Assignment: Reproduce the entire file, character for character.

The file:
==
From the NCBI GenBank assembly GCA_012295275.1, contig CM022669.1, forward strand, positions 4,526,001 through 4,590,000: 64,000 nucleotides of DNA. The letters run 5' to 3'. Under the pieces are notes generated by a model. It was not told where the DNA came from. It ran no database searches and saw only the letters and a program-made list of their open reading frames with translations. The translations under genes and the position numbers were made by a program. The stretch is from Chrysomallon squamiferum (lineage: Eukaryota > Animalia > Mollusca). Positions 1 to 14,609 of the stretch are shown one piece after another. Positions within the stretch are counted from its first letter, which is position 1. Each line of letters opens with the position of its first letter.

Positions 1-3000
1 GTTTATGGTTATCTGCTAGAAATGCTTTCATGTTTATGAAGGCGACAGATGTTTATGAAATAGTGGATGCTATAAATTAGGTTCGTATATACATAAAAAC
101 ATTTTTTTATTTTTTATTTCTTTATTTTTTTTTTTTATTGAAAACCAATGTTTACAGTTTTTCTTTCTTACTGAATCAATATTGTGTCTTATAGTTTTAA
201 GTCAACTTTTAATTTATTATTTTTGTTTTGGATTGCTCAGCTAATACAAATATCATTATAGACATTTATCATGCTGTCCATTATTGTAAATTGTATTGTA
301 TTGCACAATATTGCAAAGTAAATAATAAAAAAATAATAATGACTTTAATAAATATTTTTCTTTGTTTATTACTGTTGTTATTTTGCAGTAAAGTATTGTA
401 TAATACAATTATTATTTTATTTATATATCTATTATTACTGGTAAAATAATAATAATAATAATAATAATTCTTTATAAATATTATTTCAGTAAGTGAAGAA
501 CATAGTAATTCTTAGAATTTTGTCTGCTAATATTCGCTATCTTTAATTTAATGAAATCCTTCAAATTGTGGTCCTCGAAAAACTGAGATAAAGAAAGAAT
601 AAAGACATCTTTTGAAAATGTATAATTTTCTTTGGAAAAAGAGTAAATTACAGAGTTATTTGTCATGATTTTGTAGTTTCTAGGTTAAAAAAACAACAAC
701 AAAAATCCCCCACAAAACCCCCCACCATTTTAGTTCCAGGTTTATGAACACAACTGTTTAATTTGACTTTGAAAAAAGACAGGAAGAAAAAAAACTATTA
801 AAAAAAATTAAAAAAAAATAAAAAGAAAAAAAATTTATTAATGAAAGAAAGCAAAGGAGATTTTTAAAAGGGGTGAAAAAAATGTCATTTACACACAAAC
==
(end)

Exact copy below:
From the NCBI GenBank assembly GCA_012295275.1, contig CM022669.1, forward strand, positions 4,526,001 through 4,590,000: 64,000 nucleotides of DNA. The letters run 5' to 3'. Under the pieces are notes generated by a model. It was not told where the DNA came from. It ran no database searches and saw only the letters and a program-made list of their open reading frames with translations. The translations under genes and the position numbers were made by a program. The stretch is from Chrysomallon squamiferum (lineage: Eukaryota > Animalia > Mollusca). Positions 1 to 14,609 of the stretch are shown one piece after another. Positions within the stretch are counted from its first letter, which is position 1. Each line of letters opens with the position of its first letter.

Positions 1-3000
1 GTTTATGGTTATCTGCTAGAAATGCTTTCATGTTTATGAAGGCGACAGATGTTTATGAAATAGTGGATGCTATAAATTAGGTTCGTATATACATAAAAAC
101 ATTTTTTTATTTTTTATTTCTTTATTTTTTTTTTTTATTGAAAACCAATGTTTACAGTTTTTCTTTCTTACTGAATCAATATTGTGTCTTATAGTTTTAA
201 GTCAACTTTTAATTTATTATTTTTGTTTTGGATTGCTCAGCTAATACAAATATCATTATAGACATTTATCATGCTGTCCATTATTGTAAATTGTATTGTA
301 TTGCACAATATTGCAAAGTAAATAATAAAAAAATAATAATGACTTTAATAAATATTTTTCTTTGTTTATTACTGTTGTTATTTTGCAGTAAAGTATTGTA
401 TAATACAATTATTATTTTATTTATATATCTATTATTACTGGTAAAATAATAATAATAATAATAATAATTCTTTATAAATATTATTTCAGTAAGTGAAGAA
501 CATAGTAATTCTTAGAATTTTGTCTGCTAATATTCGCTATCTTTAATTTAATGAAATCCTTCAAATTGTGGTCCTCGAAAAACTGAGATAAAGAAAGAAT
601 AAAGACATCTTTTGAAAATGTATAATTTTCTTTGGAAAAAGAGTAAATTACAGAGTTATTTGTCATGATTTTGTAGTTTCTAGGTTAAAAAAACAACAAC
701 AAAAATCCCCCACAAAACCCCCCACCATTTTAGTTCCAGGTTTATGAACACAACTGTTTAATTTGACTTTGAAAAAAGACAGGAAGAAAAAAAACTATTA
801 AAAAAAATTAAAAAAAAATAAAAAGAAAAAAAATTTATTAATGAAAGAAAGCAAAGGAGATTTTTAAAAGGGGTGAAAAAAATGTCATTTACACACAAAC